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"A five-star Lebanese drama that will leave you shaken"

★★★★★ - STUFF 

- Having already been sentenced to five years imprisonment for stabbing someone, Zain (Zain Al Rafeea) is now back in court.

But this time he's the plaintiff, attempting to sue his parents "for giving me life".

A shocked courtroom then hears details of how the young Syrian refugee was tasked with persuading pharmacists to fulfil multiple prescriptions for drugs like tramadol, then helped crush the pills before peddling the resulting "special juice". While dutifully carrying these assignments, Zain is increasing concerned about the fate of his Sahar (Cedra Izam). The local grocer has shown a disturbing interest in her.

But despite Zain's best attempts to hide her coming-of-age, Sahar is "sold" to the man as her bride. Outraged, Zain boards a bus in the hope of starting a new life. However, he quickly finds that the streets of Beirut aren't exactly paved with gold.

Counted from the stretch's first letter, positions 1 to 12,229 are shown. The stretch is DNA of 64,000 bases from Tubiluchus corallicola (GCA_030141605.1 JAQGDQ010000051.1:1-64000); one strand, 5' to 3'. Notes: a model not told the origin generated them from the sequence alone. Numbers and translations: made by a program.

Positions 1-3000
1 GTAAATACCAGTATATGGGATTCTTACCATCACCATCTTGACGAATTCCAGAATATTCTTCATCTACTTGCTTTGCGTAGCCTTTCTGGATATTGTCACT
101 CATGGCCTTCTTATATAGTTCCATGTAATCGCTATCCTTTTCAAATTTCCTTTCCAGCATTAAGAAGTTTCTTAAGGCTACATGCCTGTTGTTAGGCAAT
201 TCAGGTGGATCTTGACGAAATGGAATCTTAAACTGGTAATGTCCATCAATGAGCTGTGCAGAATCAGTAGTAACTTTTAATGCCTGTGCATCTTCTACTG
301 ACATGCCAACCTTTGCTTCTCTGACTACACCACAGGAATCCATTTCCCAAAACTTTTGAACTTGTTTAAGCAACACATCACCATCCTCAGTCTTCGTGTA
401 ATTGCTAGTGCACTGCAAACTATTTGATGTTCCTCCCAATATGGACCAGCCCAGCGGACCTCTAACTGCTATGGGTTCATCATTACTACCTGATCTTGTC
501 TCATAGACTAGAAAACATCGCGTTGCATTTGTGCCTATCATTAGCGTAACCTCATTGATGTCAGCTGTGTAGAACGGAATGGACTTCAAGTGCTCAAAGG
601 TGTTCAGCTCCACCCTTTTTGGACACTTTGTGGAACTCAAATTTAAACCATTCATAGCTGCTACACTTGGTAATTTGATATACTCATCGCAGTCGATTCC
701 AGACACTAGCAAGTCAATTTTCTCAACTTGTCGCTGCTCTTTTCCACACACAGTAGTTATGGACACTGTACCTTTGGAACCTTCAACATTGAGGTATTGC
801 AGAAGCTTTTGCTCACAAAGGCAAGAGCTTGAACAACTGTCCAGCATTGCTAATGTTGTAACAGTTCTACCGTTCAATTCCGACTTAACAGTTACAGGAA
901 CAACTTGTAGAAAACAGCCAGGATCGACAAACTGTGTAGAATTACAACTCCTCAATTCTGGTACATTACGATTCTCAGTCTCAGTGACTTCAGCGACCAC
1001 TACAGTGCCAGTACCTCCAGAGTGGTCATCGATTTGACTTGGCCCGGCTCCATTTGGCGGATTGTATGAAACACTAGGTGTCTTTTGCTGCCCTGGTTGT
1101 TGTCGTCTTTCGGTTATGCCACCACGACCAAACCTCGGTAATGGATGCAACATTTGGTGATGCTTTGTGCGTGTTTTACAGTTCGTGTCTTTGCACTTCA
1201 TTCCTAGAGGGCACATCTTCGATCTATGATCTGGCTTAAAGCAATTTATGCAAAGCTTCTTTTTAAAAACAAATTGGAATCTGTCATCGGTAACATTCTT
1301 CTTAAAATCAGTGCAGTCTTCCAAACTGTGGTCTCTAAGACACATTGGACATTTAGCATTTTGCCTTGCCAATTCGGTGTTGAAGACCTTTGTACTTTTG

Following her heavily symbolic but lighter tales Caramel and Where Do We Go Now?, Lebanese director Nadine Labaki's third foray behind the camera (she also acts as one of the film's five screenwriters) is one of the most compelling and haunting slices of cinema you're likely to see in 2019.

A kind of a cross between Italian neo-realism tales like Bicycle Thieves, the grimy and sometimes grim tales of US auteur Larry Clark (KidsBully) and brutal Brazilian favela drama City of GodCapernaum features some stunning performances from its cast of predominantly young novice actors. A Syrian refugee whose earlier real life apparently shared some similarities to his character's, Al Rafeea is mesmerising as our troubled young "hero" experiencing poverty, privations and adult situations no tween should be forced to endure.

Labaki captures it all (including some heartbreaking and harrowing decisions) with an unblinking camera which will leave you shaken and stirred. A story strand involving Zain's encounter with an undocumented Ethiopian woman and her baby is particularly powerful.

A deserved winner of the Jury Prize at last year's Cannes Film Festival, Capernaum is also in the running for the Best Foreign Language Film Oscar at this month's Academy Awards. Ironically it's up against another critically acclaimed "family drama" in the latter, the more highly fancied Japanese entry Shoplifting. But while that's perhaps a less-challenging watch, Capernaum is the one that leaves a greater emotional impact.

- James Croot, STUFF


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